Scalloping : Florida Style

If you haven’t had the chance to go scalloping yet, it is something I highly recommend to plan. It is a great trip to take with your buddies to just get away from it all. Scalloping is similar to lobster fishing, but easier to find, catch, and clean. My friend compared it to Easter egg hunting for adults. There are many different ways to approach your scalloping trip, but I will go through how we did it.

scallop_zone_map

Florida Bay Scallop season starts on June 25 and lasts until September 24. Scalloping is limited to a piece of the shoreline on the Gulf Coast. For our trip we chose Steinhatchee, about an hour north of Tampa, which has been the destination for us the past three years. We rented a secluded house on the end of a dirt road in the middle of nowhere where there was only two things to do; catch scallops and drink beer, both of which we did in abundance.

Step One: Prepare

This step is often underplayed, but is a highly important aspect of the trip. Traveling to a destination where you are so secluded is something you need to heavily prepare for. We stocked up on tons of food and snacks, as well as a lot beer. We spent weeks getting the boats ready and all of our gear packed. There are a few essentials you will need out on the water:
-Snorkeling gear
-Scalloping bag
-Coolers and ice
-Dive flags
-Sunscreen (very important)
Make sure to have more than one cooler with you. One for the food, snacks, and drinks you want to bring on the water with you and the other for the scallops while you collect them. If you do not have another cooler, a bucket or something like that will work fine.

scallop

Step Two: The Hunt
Once you make it out to the bay, you will start seeing a lot of boats. When I say a lot of boats, I mean hundreds and hundreds of boats. You do not have to go far either, maybe a mile off shore, if that. Obviously, where there is a big concentration of boats will be the good spots. The picking was so good this year though, you could find scallops damn near everywhere. Just find a spot where you are not too close to other boats so there is room to swim around. If you can, find some sand patches in the grass, which is where the scallops are most prevalent and easy to spot/pick. Make sure you remember to put up your dive flag before you start swimming. There are boats everywhere, and everyone is not as careful as you may be. The last thing you want is to get run over by a boat, which is a vacation-ender.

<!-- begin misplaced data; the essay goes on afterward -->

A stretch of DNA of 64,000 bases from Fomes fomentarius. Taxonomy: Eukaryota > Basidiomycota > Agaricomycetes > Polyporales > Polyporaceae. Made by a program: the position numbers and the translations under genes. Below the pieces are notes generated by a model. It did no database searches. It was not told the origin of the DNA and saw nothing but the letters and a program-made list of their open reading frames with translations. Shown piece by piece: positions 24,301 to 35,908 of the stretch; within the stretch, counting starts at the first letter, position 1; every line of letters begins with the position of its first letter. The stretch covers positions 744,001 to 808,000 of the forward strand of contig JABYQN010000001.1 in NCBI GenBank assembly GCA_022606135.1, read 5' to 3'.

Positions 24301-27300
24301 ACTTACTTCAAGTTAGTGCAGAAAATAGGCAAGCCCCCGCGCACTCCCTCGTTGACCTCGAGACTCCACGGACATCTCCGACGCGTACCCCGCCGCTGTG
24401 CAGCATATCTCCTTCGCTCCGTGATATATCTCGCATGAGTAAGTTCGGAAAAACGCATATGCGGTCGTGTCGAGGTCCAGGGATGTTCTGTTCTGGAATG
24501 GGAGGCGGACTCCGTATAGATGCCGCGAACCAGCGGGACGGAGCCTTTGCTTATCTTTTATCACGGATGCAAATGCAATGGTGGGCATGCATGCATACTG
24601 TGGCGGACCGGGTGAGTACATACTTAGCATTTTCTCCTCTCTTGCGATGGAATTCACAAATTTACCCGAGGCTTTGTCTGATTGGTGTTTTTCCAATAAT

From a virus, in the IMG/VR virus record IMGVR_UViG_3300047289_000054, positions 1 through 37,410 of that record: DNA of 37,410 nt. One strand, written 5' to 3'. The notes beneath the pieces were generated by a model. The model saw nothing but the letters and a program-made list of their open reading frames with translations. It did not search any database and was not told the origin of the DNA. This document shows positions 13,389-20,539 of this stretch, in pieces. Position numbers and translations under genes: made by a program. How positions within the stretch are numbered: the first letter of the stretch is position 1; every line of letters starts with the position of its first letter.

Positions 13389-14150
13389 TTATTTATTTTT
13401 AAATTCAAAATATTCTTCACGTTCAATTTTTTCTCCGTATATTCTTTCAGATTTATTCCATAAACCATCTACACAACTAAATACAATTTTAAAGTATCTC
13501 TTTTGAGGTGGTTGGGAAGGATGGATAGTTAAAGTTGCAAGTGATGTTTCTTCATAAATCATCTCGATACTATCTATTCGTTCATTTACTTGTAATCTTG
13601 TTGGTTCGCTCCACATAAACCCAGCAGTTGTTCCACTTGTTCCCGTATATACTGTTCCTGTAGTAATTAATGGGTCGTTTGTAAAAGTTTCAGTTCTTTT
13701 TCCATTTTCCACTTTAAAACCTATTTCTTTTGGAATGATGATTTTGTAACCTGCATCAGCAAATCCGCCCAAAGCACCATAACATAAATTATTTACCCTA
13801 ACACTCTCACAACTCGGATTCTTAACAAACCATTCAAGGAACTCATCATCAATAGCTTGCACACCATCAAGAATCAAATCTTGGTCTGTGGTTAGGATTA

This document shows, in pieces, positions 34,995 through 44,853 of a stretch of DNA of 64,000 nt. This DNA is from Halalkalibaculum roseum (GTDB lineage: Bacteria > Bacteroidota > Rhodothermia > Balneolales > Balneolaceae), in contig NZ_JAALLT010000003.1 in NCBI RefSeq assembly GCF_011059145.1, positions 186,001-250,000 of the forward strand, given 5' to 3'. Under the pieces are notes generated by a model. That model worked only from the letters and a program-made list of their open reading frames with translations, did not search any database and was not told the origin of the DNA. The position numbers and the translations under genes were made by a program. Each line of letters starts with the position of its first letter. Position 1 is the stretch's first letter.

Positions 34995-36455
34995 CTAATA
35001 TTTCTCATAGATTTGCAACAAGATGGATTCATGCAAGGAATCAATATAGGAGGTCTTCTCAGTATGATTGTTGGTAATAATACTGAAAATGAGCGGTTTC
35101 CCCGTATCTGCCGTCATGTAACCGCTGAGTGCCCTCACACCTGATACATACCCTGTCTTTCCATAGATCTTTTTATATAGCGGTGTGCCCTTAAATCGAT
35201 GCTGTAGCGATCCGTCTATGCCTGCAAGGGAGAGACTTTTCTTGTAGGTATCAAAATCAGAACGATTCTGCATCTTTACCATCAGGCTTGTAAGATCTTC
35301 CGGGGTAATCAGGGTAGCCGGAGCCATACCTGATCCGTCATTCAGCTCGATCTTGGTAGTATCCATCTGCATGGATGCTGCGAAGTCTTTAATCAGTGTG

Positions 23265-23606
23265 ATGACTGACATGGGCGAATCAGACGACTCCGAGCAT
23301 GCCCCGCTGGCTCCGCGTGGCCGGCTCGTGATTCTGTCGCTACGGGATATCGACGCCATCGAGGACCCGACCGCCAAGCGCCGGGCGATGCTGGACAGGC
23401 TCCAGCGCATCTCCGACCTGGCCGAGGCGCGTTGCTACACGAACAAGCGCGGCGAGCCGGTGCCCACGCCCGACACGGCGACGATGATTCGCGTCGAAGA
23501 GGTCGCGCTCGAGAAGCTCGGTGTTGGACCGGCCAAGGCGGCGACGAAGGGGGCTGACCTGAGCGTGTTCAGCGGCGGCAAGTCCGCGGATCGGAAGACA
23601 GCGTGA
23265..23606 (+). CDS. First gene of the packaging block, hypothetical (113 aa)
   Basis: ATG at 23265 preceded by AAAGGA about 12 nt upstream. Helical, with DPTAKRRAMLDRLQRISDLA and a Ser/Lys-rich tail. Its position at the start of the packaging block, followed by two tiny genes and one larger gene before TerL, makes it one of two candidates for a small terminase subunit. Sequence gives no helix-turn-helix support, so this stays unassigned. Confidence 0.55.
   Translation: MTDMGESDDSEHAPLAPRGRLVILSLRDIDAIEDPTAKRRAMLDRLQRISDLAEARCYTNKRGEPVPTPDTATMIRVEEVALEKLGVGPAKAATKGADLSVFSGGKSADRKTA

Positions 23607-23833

Now strap on that dive gear and get in there! You can spot scallops by their rows of blue eyes, or simply look for the big brown shells. They do not move, so remember they are not running away! You may have a few frisky ones though, that if they happen to get in open water will scoot away. They can only go so far, maybe a few feet, so go back and pick it up again. Once you pick it up, throw it in your scallop bag and keep on looking. If you dive down to get one and end up seeing a couple, do not be scared to grab them all at once, they do not bite (well not too hard). Be cautious of the bottom while swimming though, as there are sea urchins scattered everywhere. You may also encounter a few fish down there. We saw a couple flounder that would uncover once you got near. Also, you will probably see a stingray or two, which I shouldn’t have to tell you not to touch. RIP Steve Irwin.

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Step Three: Cleaning
Our dives only lasted around an hour or so before we hit our limits, which is two gallons per person to a maximum of ten gallons per boat. Once you head in, you will need to either clean your scallops, or pay someone to clean them. If you have time I highly suggest cleaning them yourself, as paying someone can get pricey. The cleaning process is easy if done right, but will take you a few hours if you have a big haul. Nothing like a cold beer to help pass the time!

I found the best way to clean scallops is with a spoon. While the shells are slightly open, run the spoon along the top of the shell dislodging the scallop. We liked to choose the darker half of the shell as the top. Once you detach the scallop, the shell should pop right open and you can take off the top half and discard it.

You will now have a scallop on a half shell, still with a ton of guts you need to clean away. Place your spoon or knife behind the dark part next to the white meat of the scallop. Pull the guts back and it will all come off at once. The best technique we found is once the guts became loose, grab it with your hand and pull and off will come a membrane and all the gunk revealing a delicious piece of meat. Now, all that is left will be a cylinder shaped piece of white meat on the shell. Run your spoon along the shell under the meat and scoop it out into a bowl. Now repeat until you have cleaned seemingly a million and a half scallops.
You might wonder what exactly to do now, in the middle of exclusion with all the scalloping done for the day, and the answer is simple. Drink.